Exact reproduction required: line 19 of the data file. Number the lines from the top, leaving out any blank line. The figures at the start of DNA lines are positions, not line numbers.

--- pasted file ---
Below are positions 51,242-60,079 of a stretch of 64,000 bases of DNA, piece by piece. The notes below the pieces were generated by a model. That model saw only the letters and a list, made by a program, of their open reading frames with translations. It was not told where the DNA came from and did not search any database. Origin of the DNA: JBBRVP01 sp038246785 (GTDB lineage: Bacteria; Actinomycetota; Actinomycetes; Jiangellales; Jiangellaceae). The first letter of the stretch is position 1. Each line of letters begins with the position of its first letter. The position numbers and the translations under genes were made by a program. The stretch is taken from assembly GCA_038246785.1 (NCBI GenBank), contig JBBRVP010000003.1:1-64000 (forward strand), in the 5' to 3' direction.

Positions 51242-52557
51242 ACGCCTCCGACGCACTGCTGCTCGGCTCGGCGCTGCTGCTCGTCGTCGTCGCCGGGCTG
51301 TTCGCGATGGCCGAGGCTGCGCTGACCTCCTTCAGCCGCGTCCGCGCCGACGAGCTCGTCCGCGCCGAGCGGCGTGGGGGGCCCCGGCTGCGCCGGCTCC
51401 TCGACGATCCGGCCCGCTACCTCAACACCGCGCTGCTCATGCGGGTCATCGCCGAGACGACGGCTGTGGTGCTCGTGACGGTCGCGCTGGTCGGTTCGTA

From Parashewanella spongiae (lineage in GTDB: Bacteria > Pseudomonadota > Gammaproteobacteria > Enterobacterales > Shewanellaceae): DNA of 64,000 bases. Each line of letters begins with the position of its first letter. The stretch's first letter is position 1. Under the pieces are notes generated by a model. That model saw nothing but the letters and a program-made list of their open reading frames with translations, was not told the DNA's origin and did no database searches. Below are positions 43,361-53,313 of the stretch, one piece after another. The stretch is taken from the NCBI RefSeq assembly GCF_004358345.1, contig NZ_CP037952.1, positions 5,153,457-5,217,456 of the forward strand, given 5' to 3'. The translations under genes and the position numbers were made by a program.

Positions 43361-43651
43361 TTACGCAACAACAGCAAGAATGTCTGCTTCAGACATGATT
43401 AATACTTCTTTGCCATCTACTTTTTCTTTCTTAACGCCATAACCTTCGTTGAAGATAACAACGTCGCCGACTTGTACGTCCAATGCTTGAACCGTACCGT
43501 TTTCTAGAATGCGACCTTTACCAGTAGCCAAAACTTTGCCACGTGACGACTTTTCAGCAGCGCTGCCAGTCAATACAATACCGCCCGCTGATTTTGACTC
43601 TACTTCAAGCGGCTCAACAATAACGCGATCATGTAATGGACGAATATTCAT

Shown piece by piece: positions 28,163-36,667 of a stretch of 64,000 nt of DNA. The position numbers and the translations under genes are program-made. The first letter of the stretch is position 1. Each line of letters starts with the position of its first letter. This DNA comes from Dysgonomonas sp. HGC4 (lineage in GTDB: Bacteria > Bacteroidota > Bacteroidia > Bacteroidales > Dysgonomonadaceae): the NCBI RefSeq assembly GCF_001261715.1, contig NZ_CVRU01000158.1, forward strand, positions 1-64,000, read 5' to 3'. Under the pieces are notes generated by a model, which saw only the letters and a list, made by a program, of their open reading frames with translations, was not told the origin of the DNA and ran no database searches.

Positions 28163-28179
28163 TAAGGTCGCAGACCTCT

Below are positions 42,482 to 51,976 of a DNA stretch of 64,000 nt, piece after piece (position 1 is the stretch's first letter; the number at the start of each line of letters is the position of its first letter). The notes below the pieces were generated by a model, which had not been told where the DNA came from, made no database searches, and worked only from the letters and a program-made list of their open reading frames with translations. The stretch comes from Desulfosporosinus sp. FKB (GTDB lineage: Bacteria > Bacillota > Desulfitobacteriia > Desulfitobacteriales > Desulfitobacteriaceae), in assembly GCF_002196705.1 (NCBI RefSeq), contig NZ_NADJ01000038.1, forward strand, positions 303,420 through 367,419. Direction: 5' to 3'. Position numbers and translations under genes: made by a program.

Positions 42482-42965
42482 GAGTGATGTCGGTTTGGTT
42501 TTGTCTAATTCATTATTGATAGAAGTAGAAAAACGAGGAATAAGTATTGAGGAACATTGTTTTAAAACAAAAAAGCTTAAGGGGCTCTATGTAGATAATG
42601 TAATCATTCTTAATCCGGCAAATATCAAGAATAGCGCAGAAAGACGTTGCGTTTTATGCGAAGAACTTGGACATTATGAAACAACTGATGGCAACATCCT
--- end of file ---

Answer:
42601 TAATCATTCTTAATCCGGCAAATATCAAGAATAGCGCAGAAAGACGTTGCGTTTTATGCGAAGAACTTGGACATTATGAAACAACTGATGGCAACATCCT